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Gasoline as we know it is a blend of combustible hydrocarbons and has a characteristic odor. The natural gas we use to heat our homes and (for some of us) cook our food has its own odor, except...

Natural gas as piped to our homes consists of methane, which is odorless, plus an odorant so that we can be aware of its presence for safety reasons. So the odor we think of as "gas" isn't the fuel at all, but an odorant.

So this leads to my question: is the familiar odor we attribute to gasoline that of one or more of the components which are the fuel itself (heptane, octane, etc.) or an additive for the purpose of giving it an odor, again for safety reasons?

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  • $\begingroup$ youtube.com/watch?v=shR7s3aujMY $\endgroup$ – Jacob Feb 4 '18 at 16:08
  • $\begingroup$ @Jacob That video comes as a total surprise. I have always found the odor of gasoline to be rather noxious, which is why I wondered about the presence of an odorant. $\endgroup$ – Anthony X Feb 4 '18 at 16:18
  • $\begingroup$ A roomful of Amoco PHD chemists and chem engineers did not know which compounds caused the odor of gasoline in the '70s. They started a very expensive research project to determine the causes with the intention of improving /eliminating the odor.The Arab oil embargo came and it turned out customers did not care what gasoline smelled like, they only cared about the price. So the project was cancelled so I don't have an answer. $\endgroup$ – blacksmith37 Apr 6 '18 at 20:10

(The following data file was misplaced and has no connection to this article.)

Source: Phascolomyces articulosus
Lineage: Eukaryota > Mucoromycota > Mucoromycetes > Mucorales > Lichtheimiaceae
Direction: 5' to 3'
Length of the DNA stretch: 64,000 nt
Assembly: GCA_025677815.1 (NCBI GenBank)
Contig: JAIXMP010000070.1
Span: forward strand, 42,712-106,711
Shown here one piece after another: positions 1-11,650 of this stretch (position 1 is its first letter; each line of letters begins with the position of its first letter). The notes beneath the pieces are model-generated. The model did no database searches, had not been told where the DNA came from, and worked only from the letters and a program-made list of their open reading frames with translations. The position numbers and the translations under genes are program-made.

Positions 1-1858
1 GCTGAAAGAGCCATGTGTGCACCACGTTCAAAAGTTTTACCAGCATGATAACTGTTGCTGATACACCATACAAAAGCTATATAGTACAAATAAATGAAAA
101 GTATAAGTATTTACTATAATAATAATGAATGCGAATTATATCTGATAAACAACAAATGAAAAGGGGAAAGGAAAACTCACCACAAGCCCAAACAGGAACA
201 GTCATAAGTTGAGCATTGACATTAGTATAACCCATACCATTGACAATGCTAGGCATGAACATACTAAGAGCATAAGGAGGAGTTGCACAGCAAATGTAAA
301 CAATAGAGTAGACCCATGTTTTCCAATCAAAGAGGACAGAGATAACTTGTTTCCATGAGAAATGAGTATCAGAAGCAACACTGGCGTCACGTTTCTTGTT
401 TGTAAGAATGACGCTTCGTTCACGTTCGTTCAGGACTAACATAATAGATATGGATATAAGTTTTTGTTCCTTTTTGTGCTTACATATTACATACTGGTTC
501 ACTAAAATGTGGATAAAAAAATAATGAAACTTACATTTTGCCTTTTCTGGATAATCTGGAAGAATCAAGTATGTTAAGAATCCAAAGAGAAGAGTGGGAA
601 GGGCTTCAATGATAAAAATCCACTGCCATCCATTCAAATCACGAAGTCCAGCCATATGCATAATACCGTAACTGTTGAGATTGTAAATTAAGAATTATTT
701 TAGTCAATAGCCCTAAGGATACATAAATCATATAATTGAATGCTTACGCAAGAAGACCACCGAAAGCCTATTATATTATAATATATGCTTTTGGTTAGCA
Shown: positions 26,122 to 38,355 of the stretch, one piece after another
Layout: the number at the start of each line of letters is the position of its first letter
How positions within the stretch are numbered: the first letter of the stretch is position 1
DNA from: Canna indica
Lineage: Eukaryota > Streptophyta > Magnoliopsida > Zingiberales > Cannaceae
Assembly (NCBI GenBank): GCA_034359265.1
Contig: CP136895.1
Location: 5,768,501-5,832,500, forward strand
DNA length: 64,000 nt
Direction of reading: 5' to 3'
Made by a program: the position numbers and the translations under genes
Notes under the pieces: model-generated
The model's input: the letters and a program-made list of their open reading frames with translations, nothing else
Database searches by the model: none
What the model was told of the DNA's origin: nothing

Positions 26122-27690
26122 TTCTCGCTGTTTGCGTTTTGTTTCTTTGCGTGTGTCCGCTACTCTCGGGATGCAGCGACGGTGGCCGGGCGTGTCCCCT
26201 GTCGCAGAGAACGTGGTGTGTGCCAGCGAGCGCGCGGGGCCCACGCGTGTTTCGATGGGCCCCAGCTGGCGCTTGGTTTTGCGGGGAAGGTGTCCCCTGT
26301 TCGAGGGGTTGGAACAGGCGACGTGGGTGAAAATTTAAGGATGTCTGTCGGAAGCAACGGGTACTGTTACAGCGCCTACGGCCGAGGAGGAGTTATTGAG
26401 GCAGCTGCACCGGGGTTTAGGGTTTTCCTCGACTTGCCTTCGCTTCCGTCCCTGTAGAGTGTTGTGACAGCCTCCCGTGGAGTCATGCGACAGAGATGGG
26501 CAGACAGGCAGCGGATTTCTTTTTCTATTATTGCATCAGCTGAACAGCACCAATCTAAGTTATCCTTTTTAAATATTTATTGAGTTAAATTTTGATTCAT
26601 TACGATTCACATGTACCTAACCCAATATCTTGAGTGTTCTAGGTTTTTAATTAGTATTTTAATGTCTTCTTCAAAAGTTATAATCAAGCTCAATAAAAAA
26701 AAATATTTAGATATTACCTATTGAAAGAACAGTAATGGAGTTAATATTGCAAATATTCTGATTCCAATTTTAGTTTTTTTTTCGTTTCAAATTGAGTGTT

• $\begingroup$ @blacksmith37 so... short answer, not an odorant but one or more of the fuel components $\endgroup$ – Anthony X Apr 6 '18 at 23:44
  • $\begingroup$ Yes. Very likely "more". $\endgroup$ – blacksmith37 Apr 8 '18 at 21:04
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Gasoline has it's distinctive odor because of benzene, which is found naturally in crude oil, which gasoline is derived from. Benzene is a carcinogenic, highly flammable liquid with a high octane number, but because of it's toxicity is not really used for non industrial uses.

Source: https://en.wikipedia.org/wiki/Benzene

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  • $\begingroup$ The United States Environmental Protection Agency introduced new regulations in 2011 that lowered the benzene content in gasoline to 0.62%. (Wikipedia) $\endgroup$ – James Gaidis Feb 5 '18 at 0:02
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LPG has its smell because of a smelling agent called ethyl mercaptan (ethanethiol). It is added for safety purpose around the household or industrial area

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  • $\begingroup$ Natural gas is also orderized . Methyl mercaptan may also be used. $\endgroup$ – blacksmith37 Apr 6 '18 at 20:12

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